For years credit card lenders have been reaping profits, but rising losses and consumers who demand more rewards for their business have lenders on their heels. AnnaMaria Andriotis writes:
“The easy money has been made in card lending,” said Don Fandetti, consumer finance analyst at Wells Fargo & Co.
While cards remain highly lucrative for banks, the benefits of a rising interest-rate environment have been muted lately. The added revenue of cardholders paying more in interest payments each month has also been offset by growing competition from lenders trying to poach card customers by offering lower rates.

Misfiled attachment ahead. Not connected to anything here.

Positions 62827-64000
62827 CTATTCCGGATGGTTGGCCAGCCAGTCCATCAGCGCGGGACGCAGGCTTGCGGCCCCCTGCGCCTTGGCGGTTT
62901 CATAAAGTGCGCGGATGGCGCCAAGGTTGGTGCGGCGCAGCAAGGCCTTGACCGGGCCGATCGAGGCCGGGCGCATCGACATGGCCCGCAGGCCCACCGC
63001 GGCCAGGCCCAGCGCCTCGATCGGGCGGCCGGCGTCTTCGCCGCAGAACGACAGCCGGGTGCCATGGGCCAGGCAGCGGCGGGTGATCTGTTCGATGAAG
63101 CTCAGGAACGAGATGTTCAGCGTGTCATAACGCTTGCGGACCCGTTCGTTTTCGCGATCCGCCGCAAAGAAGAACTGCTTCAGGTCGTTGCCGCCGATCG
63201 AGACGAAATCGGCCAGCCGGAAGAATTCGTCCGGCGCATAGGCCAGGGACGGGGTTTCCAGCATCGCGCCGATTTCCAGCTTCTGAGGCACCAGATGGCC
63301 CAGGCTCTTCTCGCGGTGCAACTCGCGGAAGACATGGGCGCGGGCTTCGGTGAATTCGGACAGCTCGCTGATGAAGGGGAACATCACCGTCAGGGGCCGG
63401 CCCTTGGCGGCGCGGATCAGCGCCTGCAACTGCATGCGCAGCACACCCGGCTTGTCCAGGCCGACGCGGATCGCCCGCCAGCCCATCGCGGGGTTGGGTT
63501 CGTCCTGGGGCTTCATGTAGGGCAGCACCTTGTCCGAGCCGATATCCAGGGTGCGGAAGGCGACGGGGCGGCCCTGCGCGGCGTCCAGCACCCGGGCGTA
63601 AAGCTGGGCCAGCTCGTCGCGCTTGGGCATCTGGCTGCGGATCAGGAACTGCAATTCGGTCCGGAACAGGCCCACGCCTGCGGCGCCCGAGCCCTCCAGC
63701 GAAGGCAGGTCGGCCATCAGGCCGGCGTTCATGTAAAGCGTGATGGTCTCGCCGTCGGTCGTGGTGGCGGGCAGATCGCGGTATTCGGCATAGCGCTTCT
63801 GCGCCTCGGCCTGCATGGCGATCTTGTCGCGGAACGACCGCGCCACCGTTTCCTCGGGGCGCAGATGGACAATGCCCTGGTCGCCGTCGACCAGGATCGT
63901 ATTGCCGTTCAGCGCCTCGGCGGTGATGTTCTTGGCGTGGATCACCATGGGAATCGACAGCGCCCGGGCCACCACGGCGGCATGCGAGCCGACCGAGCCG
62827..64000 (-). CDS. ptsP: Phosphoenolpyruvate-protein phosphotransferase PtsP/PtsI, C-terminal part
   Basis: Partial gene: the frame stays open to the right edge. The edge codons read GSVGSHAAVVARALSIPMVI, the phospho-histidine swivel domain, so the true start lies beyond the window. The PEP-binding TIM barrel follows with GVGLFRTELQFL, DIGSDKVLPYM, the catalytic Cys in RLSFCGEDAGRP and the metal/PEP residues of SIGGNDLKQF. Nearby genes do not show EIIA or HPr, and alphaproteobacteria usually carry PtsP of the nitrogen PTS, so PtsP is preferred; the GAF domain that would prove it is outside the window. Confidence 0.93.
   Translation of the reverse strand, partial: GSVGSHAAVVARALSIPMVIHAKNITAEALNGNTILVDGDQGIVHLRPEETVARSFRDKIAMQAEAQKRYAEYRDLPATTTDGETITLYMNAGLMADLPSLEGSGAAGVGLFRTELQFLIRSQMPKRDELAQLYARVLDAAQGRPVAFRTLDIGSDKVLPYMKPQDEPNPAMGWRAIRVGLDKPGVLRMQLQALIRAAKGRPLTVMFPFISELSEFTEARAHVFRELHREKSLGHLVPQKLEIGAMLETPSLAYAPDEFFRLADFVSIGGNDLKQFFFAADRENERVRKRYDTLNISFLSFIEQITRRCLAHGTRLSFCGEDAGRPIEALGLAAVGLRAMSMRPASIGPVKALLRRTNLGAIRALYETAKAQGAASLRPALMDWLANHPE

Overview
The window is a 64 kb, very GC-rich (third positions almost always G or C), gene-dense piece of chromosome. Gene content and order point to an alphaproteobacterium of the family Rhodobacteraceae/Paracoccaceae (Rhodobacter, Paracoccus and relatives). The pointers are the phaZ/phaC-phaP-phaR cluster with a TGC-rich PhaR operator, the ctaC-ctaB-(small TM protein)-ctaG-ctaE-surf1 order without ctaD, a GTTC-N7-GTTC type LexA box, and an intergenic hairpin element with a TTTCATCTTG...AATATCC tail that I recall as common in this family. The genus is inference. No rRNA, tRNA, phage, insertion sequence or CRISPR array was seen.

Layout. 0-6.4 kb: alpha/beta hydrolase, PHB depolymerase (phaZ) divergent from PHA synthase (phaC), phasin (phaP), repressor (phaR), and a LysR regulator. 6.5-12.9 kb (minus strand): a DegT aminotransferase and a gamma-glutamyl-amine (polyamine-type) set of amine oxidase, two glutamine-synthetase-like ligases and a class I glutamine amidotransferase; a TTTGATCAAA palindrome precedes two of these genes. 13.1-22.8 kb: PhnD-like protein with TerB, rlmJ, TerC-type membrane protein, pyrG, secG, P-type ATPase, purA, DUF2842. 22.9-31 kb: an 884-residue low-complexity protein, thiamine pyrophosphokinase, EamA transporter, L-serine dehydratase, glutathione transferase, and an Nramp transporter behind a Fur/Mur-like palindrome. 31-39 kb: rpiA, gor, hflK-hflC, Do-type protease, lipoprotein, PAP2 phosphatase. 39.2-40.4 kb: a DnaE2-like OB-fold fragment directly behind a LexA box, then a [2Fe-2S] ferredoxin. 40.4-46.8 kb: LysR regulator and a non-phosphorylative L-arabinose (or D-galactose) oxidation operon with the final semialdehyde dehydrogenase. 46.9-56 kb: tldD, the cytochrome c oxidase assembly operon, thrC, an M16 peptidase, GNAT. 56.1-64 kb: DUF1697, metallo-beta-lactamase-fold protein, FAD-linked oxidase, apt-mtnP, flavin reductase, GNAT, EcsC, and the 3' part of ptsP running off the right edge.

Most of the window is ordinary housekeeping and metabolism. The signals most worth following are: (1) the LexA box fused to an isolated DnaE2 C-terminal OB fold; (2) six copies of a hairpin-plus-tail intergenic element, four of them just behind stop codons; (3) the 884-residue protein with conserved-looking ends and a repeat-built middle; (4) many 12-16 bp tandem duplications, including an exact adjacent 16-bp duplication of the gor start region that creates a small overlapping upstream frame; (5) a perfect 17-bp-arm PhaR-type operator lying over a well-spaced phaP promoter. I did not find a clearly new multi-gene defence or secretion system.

Credit cards became an appealing loan category for banks in the wake of the last recession. Card balances grew at an accelerating pace in recent years, reaching a 7% year-over-year growth rate early last year. Total balances exceeded $1.03 trillion in January, the highest on record, according to the Federal Reserve.
But that coincided with an increase in loan losses from historically low levels, as banks set aside more money for future write-offs. They also tightened their underwriting standards, resulting in slowing growth. Card-balance growth in March was up 4.8% from a year earlier, compared with a 6.1% increase in March 2017 from the year-earlier period.
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